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Photo: David Cliff/NurPhoto via Getty Images

British Prime Minister Boris Johnson said Friday that the U.K. must prepare for a no-deal split from the European Union, unless the bloc offers a "fundamental" change in its negotiations, AP reports.

What he's saying: "As far as I can see they have abandoned the idea of a free trade deal. ... Unless there is a fundamental change of approach we are going to go for the Australia solution," Johnson said, referencing Australia's lack of a substantive trade deal with the EU.

The state of play: Johnson gave the EU until Friday to strike a deal at the Brussels summit. Britain officially left the EU in January, but remains part of its economic bloc until the end of this year under a transition period.

  • U.K. Foreign Secretary Dominic Raab told the BBC, "There is a deal to be done but there needs to be flexibility on both sides."
  • He added that negotiating issues remain specifically on EU boats' access to U.K. fishing waters and ensuring a "level playing field" for economic competition between Britain and the bloc.

Go deeper: The implications of a "no-deal" Brexit

Go deeper

U.K. abolishes tax on menstrual products

Photo: Jack Taylor/Getty Images

The United Kingdom's abolishment of a tax on menstrual products goes in effect today, according to a release from the government.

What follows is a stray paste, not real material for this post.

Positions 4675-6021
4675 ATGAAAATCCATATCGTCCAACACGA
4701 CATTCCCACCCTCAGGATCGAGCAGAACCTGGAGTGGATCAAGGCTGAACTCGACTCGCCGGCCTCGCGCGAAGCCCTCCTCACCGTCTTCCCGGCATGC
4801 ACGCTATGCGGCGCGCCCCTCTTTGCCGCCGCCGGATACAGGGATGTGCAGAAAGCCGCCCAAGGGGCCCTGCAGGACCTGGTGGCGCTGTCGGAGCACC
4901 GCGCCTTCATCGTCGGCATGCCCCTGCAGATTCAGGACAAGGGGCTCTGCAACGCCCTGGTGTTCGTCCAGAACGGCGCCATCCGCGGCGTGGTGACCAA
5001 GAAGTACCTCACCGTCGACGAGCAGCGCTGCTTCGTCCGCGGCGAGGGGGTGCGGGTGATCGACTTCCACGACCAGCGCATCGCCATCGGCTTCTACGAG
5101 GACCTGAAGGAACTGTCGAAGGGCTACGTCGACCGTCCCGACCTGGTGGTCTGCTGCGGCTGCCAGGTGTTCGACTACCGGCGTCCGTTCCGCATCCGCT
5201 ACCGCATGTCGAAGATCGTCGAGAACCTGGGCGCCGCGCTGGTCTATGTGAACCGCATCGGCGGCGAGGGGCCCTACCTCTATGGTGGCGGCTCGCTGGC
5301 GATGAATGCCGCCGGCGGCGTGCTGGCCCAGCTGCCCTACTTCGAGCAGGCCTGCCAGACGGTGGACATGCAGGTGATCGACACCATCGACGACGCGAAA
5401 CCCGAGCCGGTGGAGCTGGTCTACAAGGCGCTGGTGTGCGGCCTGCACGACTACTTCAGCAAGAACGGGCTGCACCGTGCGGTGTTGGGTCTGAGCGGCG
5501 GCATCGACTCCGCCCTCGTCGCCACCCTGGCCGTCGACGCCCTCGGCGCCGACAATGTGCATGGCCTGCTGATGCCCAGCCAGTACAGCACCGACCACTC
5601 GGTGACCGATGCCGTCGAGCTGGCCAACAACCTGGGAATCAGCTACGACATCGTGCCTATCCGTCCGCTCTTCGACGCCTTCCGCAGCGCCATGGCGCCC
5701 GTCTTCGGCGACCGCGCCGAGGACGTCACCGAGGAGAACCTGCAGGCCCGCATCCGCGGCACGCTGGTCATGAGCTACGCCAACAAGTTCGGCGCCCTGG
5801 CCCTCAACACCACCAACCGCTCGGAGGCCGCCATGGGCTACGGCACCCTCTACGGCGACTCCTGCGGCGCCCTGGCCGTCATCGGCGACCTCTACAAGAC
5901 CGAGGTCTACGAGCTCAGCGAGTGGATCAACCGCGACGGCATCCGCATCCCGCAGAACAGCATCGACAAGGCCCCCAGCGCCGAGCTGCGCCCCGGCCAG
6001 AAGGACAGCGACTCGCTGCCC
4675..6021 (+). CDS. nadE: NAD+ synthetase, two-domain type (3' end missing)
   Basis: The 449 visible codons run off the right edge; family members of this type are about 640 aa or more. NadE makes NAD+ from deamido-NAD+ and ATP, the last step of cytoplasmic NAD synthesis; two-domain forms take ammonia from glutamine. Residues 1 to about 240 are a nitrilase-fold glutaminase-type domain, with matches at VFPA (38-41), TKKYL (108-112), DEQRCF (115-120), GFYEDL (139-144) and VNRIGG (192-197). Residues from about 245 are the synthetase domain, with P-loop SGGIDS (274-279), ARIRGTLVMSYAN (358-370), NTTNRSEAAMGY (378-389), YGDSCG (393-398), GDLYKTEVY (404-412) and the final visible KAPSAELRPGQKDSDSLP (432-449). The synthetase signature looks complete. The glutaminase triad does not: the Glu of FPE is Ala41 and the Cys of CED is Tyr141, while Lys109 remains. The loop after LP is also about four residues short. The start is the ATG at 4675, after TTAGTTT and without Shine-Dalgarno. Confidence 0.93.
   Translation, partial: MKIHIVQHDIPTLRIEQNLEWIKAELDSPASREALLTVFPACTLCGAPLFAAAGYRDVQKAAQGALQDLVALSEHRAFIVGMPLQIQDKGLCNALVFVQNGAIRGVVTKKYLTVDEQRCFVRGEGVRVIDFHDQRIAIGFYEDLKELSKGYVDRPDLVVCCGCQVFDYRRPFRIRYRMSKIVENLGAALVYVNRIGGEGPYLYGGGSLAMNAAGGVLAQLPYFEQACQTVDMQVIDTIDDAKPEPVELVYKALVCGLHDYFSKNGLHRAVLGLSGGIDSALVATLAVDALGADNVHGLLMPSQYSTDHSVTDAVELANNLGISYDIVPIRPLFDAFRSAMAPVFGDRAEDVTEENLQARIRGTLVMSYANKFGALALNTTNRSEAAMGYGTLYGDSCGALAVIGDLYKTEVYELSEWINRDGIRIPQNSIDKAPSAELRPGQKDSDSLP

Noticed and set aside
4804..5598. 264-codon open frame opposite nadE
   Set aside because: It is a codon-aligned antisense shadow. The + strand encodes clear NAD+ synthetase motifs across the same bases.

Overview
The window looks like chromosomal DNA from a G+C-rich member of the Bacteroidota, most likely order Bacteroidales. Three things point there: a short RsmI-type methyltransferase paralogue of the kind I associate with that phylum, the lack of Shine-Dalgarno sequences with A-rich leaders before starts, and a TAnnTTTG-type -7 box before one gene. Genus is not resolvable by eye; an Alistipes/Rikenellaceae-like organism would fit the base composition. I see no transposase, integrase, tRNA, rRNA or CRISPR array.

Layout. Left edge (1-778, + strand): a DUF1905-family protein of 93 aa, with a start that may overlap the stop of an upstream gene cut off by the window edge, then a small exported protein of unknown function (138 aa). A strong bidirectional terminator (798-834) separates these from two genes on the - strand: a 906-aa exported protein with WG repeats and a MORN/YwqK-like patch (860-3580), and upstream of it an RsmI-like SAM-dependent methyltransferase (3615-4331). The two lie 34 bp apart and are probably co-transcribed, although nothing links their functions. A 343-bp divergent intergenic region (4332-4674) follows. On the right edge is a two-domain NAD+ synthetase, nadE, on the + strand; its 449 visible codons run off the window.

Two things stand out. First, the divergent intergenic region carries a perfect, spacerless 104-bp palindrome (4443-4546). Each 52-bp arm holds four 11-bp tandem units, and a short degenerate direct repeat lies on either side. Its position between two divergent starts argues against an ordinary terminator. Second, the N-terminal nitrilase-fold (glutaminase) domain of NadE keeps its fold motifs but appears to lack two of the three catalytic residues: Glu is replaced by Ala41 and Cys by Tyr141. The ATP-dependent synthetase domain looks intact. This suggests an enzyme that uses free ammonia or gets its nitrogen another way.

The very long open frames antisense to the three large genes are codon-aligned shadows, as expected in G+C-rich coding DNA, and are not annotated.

Why it matters: The repeal is among the first acts the U.K. is taking as part of its formal separation from the European Union because EU law prevents member nations from reducing the value-added tax on menstrual products below 5% because they are considered "luxury items."

Updated 4 hours ago - World

Over 3,000 detained in protests across Russia demanding Navalny's release

Russian police officers beat protestesters at a rally against of jailing of oppositon leader Alexei Navalny in Moscow on Saturday. Photo: Mikhail Svetlov/Getty Images

Police in Russia on Saturday arrested more than 3,300 people as protesters nationwide demanded that opposition leader Alexey Navalny be released from jail.

Details: Demonstrations began in the eastern regions of Russia and spread west to more than 60 cities.

Updated 6 hours ago - Politics & Policy

Arizona Republicans censure Cindy McCain and GOP governor

Combination images of Cindy McCain and Gov. Doug Ducey. Photo: FilmMagic/FilmMagic for U.S.VETS/Michael Brochstein/SOPA Images/LightRocket via Getty Images

Arizona Republican Party members voted on Saturday to censure prominent GOP figures Cindy McCain, Gov. Doug Ducey and former Sen. Jeff Flake (R-Ariz.), who've all faced clashes with former President Trump.

Why it matters: Although the resolution is symbolic, this move plus the re-election of the Trump-endorsed Kelli Ward as state GOP chair shows the strong hold the former president has on the party in Arizona, despite President Biden winning the state in the 2020 election.